Your food poisoning safety precautions begin at the grocery store.
- Check out the use by dates or expiry dates to avoid food poisoning.
Tip: Never purchase swollen/dented/leaking cans or anything in imperfect packaging.
- Keep meat/poultry products in separate bags and do not let it touch other food products while bringing them home, so that the juices do not leak into other foods. Raw food contains some bacteria.
Tip: Get a cooler bag or insulated bag to keep food cold while transporting frozen foods and meat.
- Store them in the refrigerator as soon as you reach home.
- Take care with high risk food like raw/cooked meat; dairy products; eggs; seafood; ready to eat foods; prepared sandwiches and pizzas and so on. Pack them and take them home immediately.
Tip: Pick such food at the end of your shopping trip.
Keep Your Kitchen Clean
- Use different chopping boards, knives etc for raw food products and ready to eat ones.
- Use a different cloth for every type of job. For instance, different knives for cutting vegetables and raw meat.
Tip: A kitchen roll/single wipe cloth are perfect.
- Clean up crumbs and grease on your counter as you cook instead of doing it finally.
- Use food safe cleaning products and clean cups/plates for serving food.
- Don’t allow pets in your kitchen.
- Wash kitchen dishcloths and towels and dry them.
- Bacteria is invisible to the naked eye, but they can be present on kitchen counters, towels and utensils. Dirty towels are an ideal breeding place for bacteria.
- Wash all utensils with water and soap before use or put them in a dishwasher.
How to Freeze/Defrost Food
Foods like milk/meat/eggs and ready to eat meals/leftovers; fish; baked goods; have to be refrigerated.
- You can allow the food to cool completely before putting it in the fridge.
- Follow manufacturer instructions for refrigerating.
- Keep the fridge temperature at 40 degrees F and the freezer at 0 degrees F or even below.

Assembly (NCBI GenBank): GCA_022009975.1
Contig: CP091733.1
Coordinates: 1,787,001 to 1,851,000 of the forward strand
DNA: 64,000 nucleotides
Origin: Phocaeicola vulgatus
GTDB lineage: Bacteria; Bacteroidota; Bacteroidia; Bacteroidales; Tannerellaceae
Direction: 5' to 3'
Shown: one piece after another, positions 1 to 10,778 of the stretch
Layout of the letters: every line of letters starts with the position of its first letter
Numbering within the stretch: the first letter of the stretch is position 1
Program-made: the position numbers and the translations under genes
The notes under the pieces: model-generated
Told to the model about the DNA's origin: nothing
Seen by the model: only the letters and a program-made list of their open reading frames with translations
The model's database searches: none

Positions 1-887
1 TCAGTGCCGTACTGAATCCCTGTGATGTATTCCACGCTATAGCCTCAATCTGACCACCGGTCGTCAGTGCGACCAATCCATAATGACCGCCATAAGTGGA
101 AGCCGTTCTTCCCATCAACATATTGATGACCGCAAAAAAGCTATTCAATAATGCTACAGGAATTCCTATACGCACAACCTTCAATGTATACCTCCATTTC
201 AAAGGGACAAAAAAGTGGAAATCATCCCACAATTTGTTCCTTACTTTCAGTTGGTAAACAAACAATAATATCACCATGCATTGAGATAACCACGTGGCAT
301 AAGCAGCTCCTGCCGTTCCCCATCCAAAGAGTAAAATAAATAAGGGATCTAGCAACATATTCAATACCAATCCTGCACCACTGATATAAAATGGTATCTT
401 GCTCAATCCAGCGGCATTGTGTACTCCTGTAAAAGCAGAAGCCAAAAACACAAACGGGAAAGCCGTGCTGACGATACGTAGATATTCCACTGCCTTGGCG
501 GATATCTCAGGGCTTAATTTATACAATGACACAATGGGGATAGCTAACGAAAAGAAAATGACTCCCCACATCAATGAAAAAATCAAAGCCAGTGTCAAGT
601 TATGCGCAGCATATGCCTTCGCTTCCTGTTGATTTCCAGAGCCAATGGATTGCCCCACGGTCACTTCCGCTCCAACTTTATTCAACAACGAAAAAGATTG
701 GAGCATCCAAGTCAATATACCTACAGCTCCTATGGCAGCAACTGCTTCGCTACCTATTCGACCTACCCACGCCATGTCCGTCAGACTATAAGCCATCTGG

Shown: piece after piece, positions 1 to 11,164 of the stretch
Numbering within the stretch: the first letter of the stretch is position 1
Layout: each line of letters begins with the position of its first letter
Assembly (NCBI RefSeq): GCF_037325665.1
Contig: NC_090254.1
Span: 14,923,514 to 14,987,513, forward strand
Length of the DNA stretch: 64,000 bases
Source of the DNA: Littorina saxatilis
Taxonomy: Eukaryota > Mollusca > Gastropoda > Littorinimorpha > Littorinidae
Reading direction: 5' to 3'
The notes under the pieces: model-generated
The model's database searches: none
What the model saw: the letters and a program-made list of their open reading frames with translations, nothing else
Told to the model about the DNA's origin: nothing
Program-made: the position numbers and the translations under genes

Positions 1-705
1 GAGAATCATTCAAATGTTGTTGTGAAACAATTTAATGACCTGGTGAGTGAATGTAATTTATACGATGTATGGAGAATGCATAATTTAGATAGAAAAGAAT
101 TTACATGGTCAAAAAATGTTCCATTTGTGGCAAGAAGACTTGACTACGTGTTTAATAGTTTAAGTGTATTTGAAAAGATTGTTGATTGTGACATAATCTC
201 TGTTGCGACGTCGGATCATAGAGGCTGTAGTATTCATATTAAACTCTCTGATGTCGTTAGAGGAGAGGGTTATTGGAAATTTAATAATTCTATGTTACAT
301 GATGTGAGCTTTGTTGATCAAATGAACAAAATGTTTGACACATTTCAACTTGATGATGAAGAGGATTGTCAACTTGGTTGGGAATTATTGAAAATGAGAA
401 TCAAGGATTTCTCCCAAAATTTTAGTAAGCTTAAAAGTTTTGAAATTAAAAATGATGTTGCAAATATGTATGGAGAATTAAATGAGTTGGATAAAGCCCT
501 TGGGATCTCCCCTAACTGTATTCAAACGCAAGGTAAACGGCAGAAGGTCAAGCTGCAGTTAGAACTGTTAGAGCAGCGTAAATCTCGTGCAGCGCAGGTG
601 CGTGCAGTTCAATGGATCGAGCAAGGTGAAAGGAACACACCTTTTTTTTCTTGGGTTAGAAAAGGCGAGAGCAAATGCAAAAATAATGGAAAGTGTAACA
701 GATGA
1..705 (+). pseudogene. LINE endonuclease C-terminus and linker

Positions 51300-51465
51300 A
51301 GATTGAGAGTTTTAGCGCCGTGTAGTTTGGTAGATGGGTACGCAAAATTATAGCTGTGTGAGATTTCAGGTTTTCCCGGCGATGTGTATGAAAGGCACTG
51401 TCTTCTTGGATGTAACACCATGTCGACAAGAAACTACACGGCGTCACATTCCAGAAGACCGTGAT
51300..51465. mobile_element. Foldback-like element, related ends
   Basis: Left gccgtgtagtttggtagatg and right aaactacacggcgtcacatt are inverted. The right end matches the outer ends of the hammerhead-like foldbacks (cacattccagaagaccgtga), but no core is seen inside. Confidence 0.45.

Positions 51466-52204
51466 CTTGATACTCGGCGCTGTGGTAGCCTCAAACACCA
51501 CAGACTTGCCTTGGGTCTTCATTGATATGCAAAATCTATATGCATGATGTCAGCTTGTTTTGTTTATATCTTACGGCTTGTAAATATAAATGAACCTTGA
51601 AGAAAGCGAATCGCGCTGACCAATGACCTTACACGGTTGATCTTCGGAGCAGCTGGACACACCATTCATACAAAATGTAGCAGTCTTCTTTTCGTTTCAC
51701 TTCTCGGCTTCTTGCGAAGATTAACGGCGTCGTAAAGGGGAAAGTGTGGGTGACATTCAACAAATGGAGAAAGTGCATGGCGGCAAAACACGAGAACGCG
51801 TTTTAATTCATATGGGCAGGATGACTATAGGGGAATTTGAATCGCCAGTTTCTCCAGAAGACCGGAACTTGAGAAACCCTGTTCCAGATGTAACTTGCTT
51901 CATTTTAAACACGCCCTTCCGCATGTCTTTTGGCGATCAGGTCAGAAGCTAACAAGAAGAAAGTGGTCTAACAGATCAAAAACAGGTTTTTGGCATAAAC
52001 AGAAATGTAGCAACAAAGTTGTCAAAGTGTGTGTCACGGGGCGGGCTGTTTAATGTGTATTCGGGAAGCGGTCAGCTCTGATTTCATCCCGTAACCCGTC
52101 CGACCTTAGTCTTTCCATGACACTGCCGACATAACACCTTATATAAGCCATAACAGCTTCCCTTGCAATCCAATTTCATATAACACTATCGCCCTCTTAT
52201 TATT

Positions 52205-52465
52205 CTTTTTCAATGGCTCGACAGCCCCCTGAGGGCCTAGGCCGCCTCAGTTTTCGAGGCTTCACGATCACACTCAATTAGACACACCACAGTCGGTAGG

- Keep your fridge clean and hygienic.
- Check out Best Before and Use By dates before consuming.
- Always cover the food; place it in airtight containers or wrap it well in freezer bags.
Tip: Glass containers are best. If you’re using plastic, check that they are BPA free.
- Store meat and poultry the safe way.
- Do not overfill the fridge.
- Don’t keep leftover food for more than 4 days.
- Defrost fish/meat in the fridge or in a microwave before cooking. Keep it in a bowl so that the juice doesn’t flow into other foods. Do not refreeze after defrosting. You can freeze them after cooking them.
Tip: In spite of all precautions if you fall sick, check out what to take for food poisoning.
Most important are raw meat and fish.
- Cook every food for the correct length of time and at the correct temperature. Make sure that food is cooked thoroughly in order to destroy harmful bacteria.
Pork, kebabs, turkey, chicken and sausages should be cooked till it is steaming hot, without any pink meat within.
- Bacteria like e coli and salmonella are killed during the cooking process.
- Be careful to cook the food through while barbecuing.
- Check out the centers of meat and fish to see it is cooked thoroughly.
- Cook rare steak at a high temperature to kill bacteria.
- Frozen foods must be defrosted before you start cooking them.
- Bacteria grows from around 9 degrees C to 62 degrees C. So keep hot food hot and cold food cold to reduce risks.